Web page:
A 56-year-old man was convicted and sentenced at Liverpool Local Court on 17January 2020 for committing an act of aggravated cruelty towards his pet dog.
The man was sentenced to a 12-month community corrections order, subject tothe conditions that during the term of the order he be of good behaviour andappears before the court if required. He was fined $1,000 with moiety awardedto RSPCA NSW, and banned from purchasing, acquiring or taking possession orcustody of any animal for a period of five years. He was also ordered toattend Liverpool Police Station for fingerprinting.
On 18 December 2018, RSPCA inspectors attended a Green Valley home where theyfound a severely emaciated little dog, a white Maltese Terrier crossbreed,lying on the ground. The dog was immobile and did not react as the inspectorsapproached. He had a large wound on his back covered in flies and pus.
The inspectors were told that the dog had not been to a vet. The defendant andhis mother said the wound had been there for a couple of weeks and they hadput ‘Voltaren’ anti-inflammatory cream on it. They agreed to surrender the dogto RSPCA. The dog was transported immediately to the RSPCA Sydney VeterinaryHospital for urgent examination and treatment.
The dog was given intravenous methadone for mitigating his severe pain. He wasplaced on oxygen supplementation while he was being examined.
The vet’s initial assessment found the dog was emaciated (body condition scoreof 5/5). He was weak, unable to stand for more than a few seconds, andmentally dull. The large, severely ulcerated wound on his back was dischargingpus and contained live maggots. He showed symptoms of haemorrhagic diarrhoea,a disorder characterised by vomiting and bloody diarrhoea that affects smalldogs especially. His coat was matted around the ears and soaked with bloodydiarrhoea around the perianal and tail region. He had a mild flea burden andmost of his teeth were missing. Blood tests showed a significant increase inwhite bloods cells as well as severe anaemia, low blood glucose and low bloodalbumin, all resulting from sepsis.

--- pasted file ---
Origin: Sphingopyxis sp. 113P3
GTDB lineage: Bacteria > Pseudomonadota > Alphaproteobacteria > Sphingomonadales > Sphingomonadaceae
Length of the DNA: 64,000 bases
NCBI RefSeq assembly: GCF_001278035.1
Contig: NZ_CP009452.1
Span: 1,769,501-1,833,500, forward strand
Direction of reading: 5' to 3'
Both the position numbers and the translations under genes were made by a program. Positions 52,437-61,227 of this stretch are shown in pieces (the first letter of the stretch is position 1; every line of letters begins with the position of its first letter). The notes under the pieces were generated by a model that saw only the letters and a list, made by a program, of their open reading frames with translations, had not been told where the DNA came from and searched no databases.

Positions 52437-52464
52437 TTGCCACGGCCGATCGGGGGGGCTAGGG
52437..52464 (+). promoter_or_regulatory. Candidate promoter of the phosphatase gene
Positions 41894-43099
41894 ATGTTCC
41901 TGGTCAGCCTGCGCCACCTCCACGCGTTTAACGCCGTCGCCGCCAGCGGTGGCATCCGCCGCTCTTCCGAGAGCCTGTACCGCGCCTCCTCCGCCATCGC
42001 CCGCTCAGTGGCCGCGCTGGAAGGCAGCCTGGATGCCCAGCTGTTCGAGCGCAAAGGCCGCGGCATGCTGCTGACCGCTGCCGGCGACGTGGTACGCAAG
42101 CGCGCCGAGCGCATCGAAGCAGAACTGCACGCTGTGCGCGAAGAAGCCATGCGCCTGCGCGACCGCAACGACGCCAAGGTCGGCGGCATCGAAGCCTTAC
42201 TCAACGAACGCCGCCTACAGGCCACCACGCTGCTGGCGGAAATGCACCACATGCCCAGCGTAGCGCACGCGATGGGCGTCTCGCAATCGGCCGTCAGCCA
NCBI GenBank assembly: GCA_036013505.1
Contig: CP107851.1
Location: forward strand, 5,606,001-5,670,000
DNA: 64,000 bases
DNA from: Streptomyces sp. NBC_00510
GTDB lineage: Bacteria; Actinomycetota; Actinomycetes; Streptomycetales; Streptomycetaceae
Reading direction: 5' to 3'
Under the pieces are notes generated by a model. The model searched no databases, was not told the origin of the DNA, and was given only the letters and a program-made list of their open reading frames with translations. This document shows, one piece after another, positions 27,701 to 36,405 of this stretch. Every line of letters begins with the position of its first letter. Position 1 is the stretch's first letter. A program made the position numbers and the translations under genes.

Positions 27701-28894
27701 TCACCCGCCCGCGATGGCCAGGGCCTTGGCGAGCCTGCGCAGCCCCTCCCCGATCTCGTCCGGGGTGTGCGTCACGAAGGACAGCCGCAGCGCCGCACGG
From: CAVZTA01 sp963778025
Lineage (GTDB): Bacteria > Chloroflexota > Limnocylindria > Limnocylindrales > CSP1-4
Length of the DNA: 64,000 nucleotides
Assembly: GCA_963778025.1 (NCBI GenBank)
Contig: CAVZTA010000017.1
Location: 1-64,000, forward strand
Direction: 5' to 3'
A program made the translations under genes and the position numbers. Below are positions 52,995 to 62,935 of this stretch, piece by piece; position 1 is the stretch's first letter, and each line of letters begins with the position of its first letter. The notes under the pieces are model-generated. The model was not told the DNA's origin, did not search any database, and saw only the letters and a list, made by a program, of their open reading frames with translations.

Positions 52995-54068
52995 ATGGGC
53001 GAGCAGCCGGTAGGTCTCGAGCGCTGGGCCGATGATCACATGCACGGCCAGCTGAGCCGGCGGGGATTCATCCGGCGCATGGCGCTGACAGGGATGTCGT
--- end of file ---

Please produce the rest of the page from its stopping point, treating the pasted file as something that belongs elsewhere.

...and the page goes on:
The examining vet determined that the dog was so sick and disabled with asystemic infection that it was too cruel to keep him alive and he was humanelyeuthanised.
The vet determined the man failed to provide veterinary treatment for thedog’s wound which caused serious illness, disablement and systemic infection,ultimately resulting in a situation where it was too cruel for the dog to bekept alive. If the dog had been provided with veterinary treatment in timelymanner, and appropriate wound treatment, he would not have become soemaciated, debilitated and systemically unwell. The defendant showed acomplete lack of basic care for the old and sick little dog.
“Members of the community must seek appropriate veterinary treatment foranimals that are sick, wounded and unwell. RSPCA and other animal welfareagencies offer options for financial support to those who may not be able toafford the costs. There is no excuse for allowing the health and wellbeing ofan animal in your care to deteriorate to such a poor state,” said RSPCA NSWDeputy Chief Inspector Aaron Purcell.
Previous ANU gives koalas a home and care after bushfires
Next U.S. pet food market grows 7% despite grain-free decline